Marlowe has a sense already of the decadence and cynicism of this family. But he agrees to take the case and tracks down Geiger. By the time he does, though, Geiger is dead – murdered in his shop. Carmen is a witness, but she’s either been drugged or had a mental breakdown, so she can’t tell Marlowe much. He gets her to safety and with that, thinks that the case is over. After all, Geiger has been stopped. But then there’s another death. And despite his desire to be well and truly rid of the Sternwoods, Marlowe finds himself involved in the investigations.

In Jacqueline Winspear’s Maisie Dobbs, we are introduced to Dobbs, who has just hung out her PI shingle. One of her first clients is Christopher Davenham, who wants her to investigate whether his wife is having an affair. She isn’t overly eager to do so, for as she puts it,

‘‘To follow a person is an invasion of the right of that person to privacy. I If I take on this case – and I do have a choice in the matter – I am taking on more than the question of who did what and when. I am taking on a responsibility for both you and your wife in a way that you may not have considered.’’

She takes the consequences of what she does very seriously, and at first, Davenham is put off. But he finally agrees to her terms, and she begins work on the case. And in the end, she finds that the solution is quite different to what Davenham had thought.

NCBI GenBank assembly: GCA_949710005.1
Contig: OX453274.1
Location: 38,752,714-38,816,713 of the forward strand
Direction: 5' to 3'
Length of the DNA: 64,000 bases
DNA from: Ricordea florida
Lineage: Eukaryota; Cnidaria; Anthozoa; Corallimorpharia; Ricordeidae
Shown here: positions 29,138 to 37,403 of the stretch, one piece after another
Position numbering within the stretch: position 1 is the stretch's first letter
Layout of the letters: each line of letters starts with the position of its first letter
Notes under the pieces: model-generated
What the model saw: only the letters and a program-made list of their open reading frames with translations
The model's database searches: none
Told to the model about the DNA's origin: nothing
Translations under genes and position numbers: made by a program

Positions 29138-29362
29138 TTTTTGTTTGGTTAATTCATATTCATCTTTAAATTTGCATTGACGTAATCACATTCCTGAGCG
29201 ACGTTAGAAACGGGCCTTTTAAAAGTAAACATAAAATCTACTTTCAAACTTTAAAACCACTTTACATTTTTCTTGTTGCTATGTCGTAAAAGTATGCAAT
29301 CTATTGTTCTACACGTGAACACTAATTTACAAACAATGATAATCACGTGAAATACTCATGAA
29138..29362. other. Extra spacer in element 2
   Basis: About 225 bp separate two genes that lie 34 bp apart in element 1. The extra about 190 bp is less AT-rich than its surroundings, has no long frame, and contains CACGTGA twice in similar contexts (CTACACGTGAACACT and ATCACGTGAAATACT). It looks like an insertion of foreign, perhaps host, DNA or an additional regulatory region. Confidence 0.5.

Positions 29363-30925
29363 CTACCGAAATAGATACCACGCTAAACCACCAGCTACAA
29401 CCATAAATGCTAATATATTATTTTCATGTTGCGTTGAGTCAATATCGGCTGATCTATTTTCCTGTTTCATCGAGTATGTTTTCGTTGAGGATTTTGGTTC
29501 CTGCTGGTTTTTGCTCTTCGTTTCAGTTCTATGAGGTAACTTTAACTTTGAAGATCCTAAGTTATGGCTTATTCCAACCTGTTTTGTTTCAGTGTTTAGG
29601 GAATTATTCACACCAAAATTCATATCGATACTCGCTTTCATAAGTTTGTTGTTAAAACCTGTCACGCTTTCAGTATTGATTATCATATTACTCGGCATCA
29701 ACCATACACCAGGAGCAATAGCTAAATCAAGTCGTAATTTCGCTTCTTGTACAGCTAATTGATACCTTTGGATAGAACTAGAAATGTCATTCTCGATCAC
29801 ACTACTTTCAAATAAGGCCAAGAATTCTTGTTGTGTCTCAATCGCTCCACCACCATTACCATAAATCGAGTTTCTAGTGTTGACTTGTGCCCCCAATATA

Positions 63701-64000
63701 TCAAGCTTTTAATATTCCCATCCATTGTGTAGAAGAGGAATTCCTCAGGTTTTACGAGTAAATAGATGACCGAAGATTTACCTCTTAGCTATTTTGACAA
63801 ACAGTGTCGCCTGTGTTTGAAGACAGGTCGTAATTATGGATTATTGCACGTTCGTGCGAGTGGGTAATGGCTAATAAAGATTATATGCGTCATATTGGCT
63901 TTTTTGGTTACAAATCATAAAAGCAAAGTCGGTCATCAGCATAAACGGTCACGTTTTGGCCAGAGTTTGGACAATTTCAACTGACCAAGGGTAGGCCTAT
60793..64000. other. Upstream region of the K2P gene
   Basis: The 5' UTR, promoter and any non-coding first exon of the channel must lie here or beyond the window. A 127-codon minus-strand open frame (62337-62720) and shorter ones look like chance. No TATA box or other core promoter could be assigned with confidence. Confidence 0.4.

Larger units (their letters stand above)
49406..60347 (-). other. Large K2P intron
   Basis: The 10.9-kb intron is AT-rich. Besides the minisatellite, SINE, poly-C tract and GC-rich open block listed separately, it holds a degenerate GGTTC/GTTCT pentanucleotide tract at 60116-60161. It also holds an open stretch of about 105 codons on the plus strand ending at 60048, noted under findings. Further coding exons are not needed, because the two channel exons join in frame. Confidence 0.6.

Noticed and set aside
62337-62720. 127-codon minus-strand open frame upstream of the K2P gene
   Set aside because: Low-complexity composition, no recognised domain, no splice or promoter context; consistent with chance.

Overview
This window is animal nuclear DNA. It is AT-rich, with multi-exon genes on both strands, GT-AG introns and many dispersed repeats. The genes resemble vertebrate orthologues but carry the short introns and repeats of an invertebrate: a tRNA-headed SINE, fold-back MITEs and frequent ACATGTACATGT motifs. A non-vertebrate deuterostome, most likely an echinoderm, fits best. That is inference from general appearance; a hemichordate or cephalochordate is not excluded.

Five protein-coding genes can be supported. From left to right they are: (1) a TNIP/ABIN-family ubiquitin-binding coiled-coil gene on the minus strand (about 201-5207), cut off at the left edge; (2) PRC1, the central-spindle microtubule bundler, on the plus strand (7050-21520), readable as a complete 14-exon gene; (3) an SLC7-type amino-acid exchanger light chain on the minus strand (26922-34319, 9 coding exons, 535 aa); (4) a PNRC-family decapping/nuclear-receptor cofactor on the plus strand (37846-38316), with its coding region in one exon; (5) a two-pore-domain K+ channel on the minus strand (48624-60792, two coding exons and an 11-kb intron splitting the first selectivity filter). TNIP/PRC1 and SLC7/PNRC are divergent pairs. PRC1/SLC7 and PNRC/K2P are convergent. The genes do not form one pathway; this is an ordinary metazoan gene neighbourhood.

Anthony Bidulka’s Saskatoon PI Russell Quant has a rather awkward interview with a client in Date With a Sheesha. In that novel, Pranav Gupta wants to hire Quant to find out what happened to his son Nayan ‘Neil.’ According to Gupta, Neil was in Dubai giving a set of guest lectures, as well as researching antique carpets. He was killed in an open-air market in what police claim was an attack by thugs. Gupta doesn’t believe that, though, and wants Quant to find out the truth. What makes this interview awkward is that Gupta’s wife Unnati most emphatically does not agree. As she puts it, her husband wants revenge, not peace. It makes for a few tense moments, but Quant agrees to take the case. And in the end, he finds that Neil Gupta’s death was much more than a chance mugging gone wrong.